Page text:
How Difficult Is It to Learn Vietnamese?
Living in Saigon for more than two years now, I’ve been taking Vietnamese lessons from the start. A friend convinced me to go to a Vietnamese class. That was at a time when I tenaciously called every noodle soup pho and gladly paid VND 250,000 for a shoe shine on the street.
It’s been two years and God knows I am anything but fluent. (My friend, I’m afraid, has dropped his language-learning efforts long since.) When asked, I always tell people how difficult it is to learn Vietnamese. The main problem isn’t merely the language: it’s Vietnam, and me.
Problem No. 1: Can Somebody Please Make Me Speak Vietnamese?
Life in Vietnam doesn’t make you learn Vietnamese. This might seem to be a weird thing to say, but think about it: why does someone who goes to, say, Spain, inevitably learn Spanish? Because Spaniards refuse to speak any other language than their own! You want to grab a sandwich for dinner? Then you better order it in Spanish or you go to bed hungry.
Vietnamese are much less demanding. A little “cam on” is enough to make people go wild about your supreme Vietnamese skills. You try and say “merci” in Paris. Never was an effort less appreciated.
This leads to a much bigger issue: if you don’t have to learn Vietnamese, then why put any effort into it? My teacher, Bùi Quang Thục Anh, or simply ‘Annie’, is the founder of Learn Vietnamese with Annie, one of the most well-known private institutes offering Vietnamese classes in Ho Chi Minh City. She says,
“If you want to communicate in a language, you need a vocabulary of several thousand words. Most people give up before they even reach 200, and then they say: Vietnamese is so difficult.”
She estimates the rate of students quitting within the first two months at 80 percent.
Image source: hiddenhanoi.com.vn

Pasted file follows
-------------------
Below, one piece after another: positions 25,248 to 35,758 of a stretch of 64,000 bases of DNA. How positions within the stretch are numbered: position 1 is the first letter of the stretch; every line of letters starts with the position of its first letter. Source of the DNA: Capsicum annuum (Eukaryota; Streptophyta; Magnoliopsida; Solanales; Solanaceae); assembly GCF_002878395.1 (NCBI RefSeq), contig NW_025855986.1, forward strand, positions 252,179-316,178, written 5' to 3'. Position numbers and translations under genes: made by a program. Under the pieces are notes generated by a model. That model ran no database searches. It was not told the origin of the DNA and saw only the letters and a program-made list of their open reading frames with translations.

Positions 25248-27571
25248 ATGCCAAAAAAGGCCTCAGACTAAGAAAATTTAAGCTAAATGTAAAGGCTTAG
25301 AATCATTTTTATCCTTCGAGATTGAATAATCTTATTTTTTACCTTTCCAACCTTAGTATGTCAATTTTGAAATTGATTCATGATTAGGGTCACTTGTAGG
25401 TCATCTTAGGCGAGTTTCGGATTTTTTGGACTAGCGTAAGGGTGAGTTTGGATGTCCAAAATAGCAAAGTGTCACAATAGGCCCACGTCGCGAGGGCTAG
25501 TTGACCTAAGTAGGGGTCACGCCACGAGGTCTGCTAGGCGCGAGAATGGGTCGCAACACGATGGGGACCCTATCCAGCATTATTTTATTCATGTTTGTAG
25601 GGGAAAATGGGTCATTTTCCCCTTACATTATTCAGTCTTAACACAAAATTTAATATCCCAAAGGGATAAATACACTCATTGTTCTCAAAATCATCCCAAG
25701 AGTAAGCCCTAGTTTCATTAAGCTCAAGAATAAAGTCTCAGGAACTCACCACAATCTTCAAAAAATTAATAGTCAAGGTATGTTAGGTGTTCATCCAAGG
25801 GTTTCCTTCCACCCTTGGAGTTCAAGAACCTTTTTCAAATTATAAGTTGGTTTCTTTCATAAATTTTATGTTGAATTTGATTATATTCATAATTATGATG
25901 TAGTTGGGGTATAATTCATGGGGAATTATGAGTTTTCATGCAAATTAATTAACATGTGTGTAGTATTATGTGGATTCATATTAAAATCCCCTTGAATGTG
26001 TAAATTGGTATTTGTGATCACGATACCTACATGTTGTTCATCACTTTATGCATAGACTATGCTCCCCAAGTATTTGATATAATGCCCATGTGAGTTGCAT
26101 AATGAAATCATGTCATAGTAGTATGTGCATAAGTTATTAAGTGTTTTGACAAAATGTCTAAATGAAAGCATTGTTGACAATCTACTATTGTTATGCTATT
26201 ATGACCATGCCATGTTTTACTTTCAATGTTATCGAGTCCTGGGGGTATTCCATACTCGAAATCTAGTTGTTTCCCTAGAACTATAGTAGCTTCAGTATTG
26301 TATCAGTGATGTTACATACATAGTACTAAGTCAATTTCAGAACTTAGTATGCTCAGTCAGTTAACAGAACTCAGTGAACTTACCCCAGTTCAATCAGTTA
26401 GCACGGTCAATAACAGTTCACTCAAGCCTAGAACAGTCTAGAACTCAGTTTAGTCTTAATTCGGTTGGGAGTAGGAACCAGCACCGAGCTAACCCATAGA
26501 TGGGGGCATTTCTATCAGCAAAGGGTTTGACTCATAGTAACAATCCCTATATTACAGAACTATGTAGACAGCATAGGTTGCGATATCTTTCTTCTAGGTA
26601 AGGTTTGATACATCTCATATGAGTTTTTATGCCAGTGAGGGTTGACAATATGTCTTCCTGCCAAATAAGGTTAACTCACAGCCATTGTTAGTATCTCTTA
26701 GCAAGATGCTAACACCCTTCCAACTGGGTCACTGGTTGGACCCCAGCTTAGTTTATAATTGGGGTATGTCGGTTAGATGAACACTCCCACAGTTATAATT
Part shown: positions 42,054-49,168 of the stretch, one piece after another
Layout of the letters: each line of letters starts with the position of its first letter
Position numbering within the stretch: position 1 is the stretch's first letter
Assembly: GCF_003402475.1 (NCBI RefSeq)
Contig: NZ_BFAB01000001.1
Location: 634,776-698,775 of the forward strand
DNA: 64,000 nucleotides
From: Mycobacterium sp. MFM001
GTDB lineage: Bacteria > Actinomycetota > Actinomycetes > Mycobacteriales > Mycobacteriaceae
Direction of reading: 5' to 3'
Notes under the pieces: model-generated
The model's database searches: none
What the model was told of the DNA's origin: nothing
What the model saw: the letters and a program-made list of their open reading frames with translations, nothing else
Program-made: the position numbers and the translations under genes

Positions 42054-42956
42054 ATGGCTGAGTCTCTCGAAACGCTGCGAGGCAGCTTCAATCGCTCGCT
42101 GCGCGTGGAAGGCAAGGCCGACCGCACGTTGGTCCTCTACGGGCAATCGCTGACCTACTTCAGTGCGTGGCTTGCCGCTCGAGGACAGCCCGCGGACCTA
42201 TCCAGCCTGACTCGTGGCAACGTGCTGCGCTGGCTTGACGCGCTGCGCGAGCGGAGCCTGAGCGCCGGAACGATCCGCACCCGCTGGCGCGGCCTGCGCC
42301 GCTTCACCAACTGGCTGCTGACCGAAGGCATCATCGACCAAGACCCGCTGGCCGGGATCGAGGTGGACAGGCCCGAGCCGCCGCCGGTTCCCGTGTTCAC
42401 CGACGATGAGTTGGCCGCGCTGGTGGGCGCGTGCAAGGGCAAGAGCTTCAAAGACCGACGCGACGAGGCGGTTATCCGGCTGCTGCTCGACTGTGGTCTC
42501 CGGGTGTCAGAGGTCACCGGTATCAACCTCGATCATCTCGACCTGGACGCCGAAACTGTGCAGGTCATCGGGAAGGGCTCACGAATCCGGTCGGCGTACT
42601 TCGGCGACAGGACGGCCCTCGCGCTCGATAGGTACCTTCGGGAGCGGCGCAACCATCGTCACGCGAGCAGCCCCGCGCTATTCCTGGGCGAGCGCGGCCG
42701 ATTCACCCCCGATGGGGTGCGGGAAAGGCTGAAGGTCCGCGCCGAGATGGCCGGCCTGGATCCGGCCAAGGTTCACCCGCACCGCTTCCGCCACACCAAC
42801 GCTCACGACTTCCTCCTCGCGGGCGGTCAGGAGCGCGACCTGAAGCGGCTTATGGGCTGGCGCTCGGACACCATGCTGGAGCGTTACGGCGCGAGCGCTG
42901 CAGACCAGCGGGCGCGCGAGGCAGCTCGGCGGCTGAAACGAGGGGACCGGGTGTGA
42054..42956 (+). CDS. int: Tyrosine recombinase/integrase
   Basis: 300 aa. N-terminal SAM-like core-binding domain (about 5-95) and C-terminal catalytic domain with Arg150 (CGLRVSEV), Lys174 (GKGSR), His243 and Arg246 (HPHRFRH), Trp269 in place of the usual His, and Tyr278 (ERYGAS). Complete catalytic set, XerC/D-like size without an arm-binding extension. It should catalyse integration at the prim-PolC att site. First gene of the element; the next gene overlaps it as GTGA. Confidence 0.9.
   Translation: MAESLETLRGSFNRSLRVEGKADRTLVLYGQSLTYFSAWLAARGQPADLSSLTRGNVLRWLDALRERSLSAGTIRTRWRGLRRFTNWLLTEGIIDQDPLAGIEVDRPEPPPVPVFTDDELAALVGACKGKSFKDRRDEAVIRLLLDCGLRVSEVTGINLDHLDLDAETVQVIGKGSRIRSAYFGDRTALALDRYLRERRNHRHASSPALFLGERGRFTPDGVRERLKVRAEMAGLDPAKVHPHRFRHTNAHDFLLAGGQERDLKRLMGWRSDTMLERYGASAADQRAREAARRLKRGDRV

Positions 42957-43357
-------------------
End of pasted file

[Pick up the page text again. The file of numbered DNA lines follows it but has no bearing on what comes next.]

In her view, Vietnamese is not harder than any other language to learn. But people tend to lack dedication because you can live a perfectly convenient life in Vietnam without speaking a word of the language.
Problem No. 2: The Pronunciation Is Not Only Darn Difficult, but Crucial
And without dedication, without actual practice, you can’t possibly get the part right that is surely the hardest for us Westerners when learning Vietnamese: the tones. Hands up who has heard or even said this more than three times since they arrived in Vietnam: “Oh, come on, I just said that!” Fact is, you didn’t.
Do you know how many different meanings the simple combination of letters “ban” can have in Vietnamese, disregarding diacritics and accents? 11! Now imagine you tell a taxi driver a street name with only three syllables in it, each with, say, six different meanings depending on your (wrong) pronunciation of it. That’s 216 possible outcomes!
“Often enough, Vietnamese are scared of talking to foreigners, because they are just so likely to get them wrong.”
So please, learn from my mistakes and follow these five essential rules for learning Vietnamese.
Quick and Dirty Tips to Learn Vietnamese Properly1. Start right away.
I’ve met so many expats saying they will start soon, very soon. Personally gathered statistics prove that if you don’t start within your first months here, you never will.2. Realise that you already know how to pronounce Vietnamese.
We all do use tones in our native languages, just for different purposes! Take the admittedly not very common question “Fur?” (Like a doubtful answer to somebody asking what the difference between mammals and reptiles is.) Pronounce it like Sherlock and you’ll say an almost perfect phở.3. Speak loud and clear.
Basic, I know. But if you wait for your Vietnamese level to give you confidence, you’ll wait forever. Most of the time, people quite simply can’t hear what you mumble. Speak up, even when in doubt.4. Put yourself in situations where you have to speak Vietnamese.
If life doesn’t force you, force yourself. Two to three minutes per day are enough, be it with your colleagues, your cleaning lady or that fried-bananas guy on the corner.5. Get a Vietnamese boy- or girlfriend.
It’s sad but a fact. You rarely ever meet someone who’s committed to learning Vietnamese for longer than a couple of months without a very good reason. And what better reason would there be than good ol’ love?